This is a hard question to answer, and how you do depends on your view of what caused the crisis
These days, one of Republicans' chief rallying cries is to do away with excessive regulation. They say that it destroys jobs and creates uncertainty, which prevents additional hiring. Their logic makes sense: additional regulation imposes a cost, and as rules evolve firms might not be able to plan for growth. But regulation also creates jobs: the government must hire new regulators, and firms must hire more compliance staff. So on balance, will last summer's giant financial regulation bill be a net job killer or creator?
Over the past week, there both viewpoints have been argued. Let's start with the negative side. Tuesday's Wall Street Journal editorial laments:
What is the cost of overregulation? Bank of America appears to have provided part of the answer by announcing yesterday that the nation's largest bank will cut 30,000 jobs between now and 2014. CEO Brian Moynihan said the bank's plan is to slash $5 billion in annual expenses from its consumer businesses.
Mr. Moynihan didn't say this, but we will: These layoffs are part of the bill for the last two years of Washington's financial rule-writing. After loose monetary policy had combined with insane housing policy to create a financial crisis, the Democrats who ran Washington in 2009 and 2010 enacted myriad new rules that had nothing to do with easy money or housing.
In fact, Bank of America is merely the latest and most significant of the firms on Wall Street having announced layoffs since the summer began. While financial regulation isn't likely the only explanation for the need to reduce labor costs, it is almost certainly one of the motivations.
But maybe we shouldn't fret: regulation can also increase employment. Someone has to figure out, implement, and carry out all of those new rules. Ben Protess reports for DealBook on how the bill will be a boon for derivatives lawyers:
With President Obama's $447 billion job bill facing an uncertain future, could Dodd-Frank be the next best thing? After all, the nation's biggest banks and financial firms are hiring a steady stream of lawyers, compliance experts and technology gurus to gear up for the new regulatory regime. As The New York Times reported on Friday, some are calling the growth industry "Dodd-Frank Inc."
"This is the full employment act for derivatives lawyers," said Richard McVey, chief executive of MarketAxess, a derivatives trading platform well-positioned to capitalize on Dodd-Frank.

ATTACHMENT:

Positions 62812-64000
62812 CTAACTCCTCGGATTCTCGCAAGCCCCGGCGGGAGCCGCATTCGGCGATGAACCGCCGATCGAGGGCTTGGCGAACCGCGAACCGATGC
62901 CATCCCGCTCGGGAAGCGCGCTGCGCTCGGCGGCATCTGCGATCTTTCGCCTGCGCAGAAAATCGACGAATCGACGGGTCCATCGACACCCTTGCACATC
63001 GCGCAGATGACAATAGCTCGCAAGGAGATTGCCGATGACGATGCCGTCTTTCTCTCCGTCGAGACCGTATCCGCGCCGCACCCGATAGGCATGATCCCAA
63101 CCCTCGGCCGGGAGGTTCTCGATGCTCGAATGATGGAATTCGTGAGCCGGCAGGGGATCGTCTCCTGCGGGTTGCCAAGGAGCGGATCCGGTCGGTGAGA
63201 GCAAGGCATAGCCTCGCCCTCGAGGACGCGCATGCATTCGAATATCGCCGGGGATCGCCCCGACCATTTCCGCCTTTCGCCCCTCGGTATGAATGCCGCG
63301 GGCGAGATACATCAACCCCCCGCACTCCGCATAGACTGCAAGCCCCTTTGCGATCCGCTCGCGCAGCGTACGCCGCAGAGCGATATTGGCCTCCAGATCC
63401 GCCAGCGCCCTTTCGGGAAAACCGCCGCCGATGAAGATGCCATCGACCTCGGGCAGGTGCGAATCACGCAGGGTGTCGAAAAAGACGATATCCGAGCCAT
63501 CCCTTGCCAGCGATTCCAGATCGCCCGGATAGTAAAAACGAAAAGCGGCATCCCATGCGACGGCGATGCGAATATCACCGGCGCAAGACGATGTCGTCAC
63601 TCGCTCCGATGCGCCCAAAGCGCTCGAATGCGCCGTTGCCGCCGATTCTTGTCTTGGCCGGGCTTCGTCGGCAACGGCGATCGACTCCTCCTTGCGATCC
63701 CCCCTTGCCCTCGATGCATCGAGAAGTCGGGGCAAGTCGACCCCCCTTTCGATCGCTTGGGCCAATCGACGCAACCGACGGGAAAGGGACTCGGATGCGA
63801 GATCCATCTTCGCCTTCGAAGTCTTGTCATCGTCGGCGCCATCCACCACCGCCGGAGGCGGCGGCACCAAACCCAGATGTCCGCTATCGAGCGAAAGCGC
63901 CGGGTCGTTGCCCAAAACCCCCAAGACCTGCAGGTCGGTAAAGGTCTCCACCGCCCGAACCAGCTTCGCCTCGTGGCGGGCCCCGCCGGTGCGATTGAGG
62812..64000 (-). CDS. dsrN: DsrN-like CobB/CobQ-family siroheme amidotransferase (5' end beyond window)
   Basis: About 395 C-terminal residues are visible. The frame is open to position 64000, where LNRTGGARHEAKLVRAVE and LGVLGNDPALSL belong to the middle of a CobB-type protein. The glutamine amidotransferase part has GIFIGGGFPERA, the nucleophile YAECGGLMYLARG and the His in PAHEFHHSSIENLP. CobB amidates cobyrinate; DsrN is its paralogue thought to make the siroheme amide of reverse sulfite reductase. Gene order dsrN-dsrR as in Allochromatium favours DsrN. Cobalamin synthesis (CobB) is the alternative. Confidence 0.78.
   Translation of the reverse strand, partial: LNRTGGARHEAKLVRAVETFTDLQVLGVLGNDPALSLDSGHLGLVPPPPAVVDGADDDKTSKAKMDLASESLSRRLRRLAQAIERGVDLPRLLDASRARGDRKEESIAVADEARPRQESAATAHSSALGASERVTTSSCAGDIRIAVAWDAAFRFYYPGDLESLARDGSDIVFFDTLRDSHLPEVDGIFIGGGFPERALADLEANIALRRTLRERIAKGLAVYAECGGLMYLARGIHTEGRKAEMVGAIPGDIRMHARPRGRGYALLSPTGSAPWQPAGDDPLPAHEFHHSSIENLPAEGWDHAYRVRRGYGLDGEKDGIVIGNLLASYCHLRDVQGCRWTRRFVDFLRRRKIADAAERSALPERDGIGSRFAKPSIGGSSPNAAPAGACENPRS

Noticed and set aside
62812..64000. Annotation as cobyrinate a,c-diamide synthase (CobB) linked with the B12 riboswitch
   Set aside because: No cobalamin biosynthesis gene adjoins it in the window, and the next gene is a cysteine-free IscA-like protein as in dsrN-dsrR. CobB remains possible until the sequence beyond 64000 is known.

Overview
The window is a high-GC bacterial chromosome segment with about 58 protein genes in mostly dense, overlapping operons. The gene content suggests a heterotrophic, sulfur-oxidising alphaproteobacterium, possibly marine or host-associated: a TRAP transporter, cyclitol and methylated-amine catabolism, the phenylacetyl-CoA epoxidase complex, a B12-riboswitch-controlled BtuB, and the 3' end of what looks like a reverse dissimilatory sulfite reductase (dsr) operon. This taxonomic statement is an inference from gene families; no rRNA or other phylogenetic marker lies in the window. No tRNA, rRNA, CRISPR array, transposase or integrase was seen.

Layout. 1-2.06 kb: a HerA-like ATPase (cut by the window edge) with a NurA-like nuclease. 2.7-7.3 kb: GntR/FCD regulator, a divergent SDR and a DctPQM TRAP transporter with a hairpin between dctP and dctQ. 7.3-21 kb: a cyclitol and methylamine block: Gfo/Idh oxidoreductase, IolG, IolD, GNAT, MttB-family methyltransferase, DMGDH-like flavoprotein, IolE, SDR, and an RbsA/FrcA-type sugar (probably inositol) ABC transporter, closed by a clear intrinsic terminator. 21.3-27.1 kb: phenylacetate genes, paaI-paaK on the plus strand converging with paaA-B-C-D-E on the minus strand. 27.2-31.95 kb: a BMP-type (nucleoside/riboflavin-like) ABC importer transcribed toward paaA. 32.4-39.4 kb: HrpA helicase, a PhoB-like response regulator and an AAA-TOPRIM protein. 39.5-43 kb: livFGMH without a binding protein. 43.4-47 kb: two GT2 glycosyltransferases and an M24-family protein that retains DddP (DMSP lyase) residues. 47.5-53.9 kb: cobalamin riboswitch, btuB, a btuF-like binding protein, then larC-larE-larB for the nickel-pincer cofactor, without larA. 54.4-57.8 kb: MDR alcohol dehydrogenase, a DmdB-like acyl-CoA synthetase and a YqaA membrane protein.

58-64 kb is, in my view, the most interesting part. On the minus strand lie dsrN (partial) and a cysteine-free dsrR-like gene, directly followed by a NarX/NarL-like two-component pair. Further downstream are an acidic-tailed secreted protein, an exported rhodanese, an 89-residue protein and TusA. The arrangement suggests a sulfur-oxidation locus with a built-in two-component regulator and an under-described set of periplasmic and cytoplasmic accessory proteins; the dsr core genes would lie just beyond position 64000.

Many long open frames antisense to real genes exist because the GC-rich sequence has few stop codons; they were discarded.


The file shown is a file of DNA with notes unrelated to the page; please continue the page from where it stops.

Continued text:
The article's sources go on to say that the new rules "will foster a landslide of hiring in the financial sector."
Marian Wang at ProPublica agrees and cites another way jobs will be created:
But separate from the jobs created to actually handle new regulation, others have pointed out that regulations can have a long-term, positive effect on overall economic growth by preventing the types of crises that put an industry on life-support.
Last year, two studies by central bankers and regulators found that the short-term impacts of stricter capital requirements were "significantly smaller" than the estimates published by banking groups, the Times reported. Rather, the studies said that stricter regulation would lead to more long-term growth by preventing future crises.
So Which Is It?
Let's start with the fact that we've got more regulators, compliance officers, and lawyers needed. Is this a net benefit to the economy? Absolutely not: these workers make doing business more expensive. Regulation imposes this additional cost on firms, and ultimately the U.S. economy. So there's little reason to celebrate these additional jobs: they're actually cutting the nation's growth, not expanding it. Firms must now spend more money to produce the same amount of output.
But what about Wang's argument? These regulators may produce something new: better financial stability. If the cost of complying with the new regulation is less than the cost of the financial crisis that would have occurred without the new regulation, then the rules will actually enhance economic growth, and ultimately, net hiring.
The question, then, is whether or not the regulation imposes a net cost or provides a net benefit to the U.S. economy. Unfortunately, we can't know for sure. If the regulation was less than or equal to the optimum amount needed to enhance financial stability, then the economy will be better off. If the regulation goes too far, then the economy will be worse off.
How you view this question probably depends on where you stand on your view of what caused the financial crisis. If you believe that it was caused by poor government housing policies, then you likely believe that the regulation will harm the U.S. and kill jobs. So don't expect many Republicans to be impressed by these regulation-creates-jobs arguments. Only those who believe that the crisis occurred because regulation was too lax and Wall Street needed to be reigned in will believe that the rules will promote growth.
Image Credit: Leader Nancy Pelosi/flickr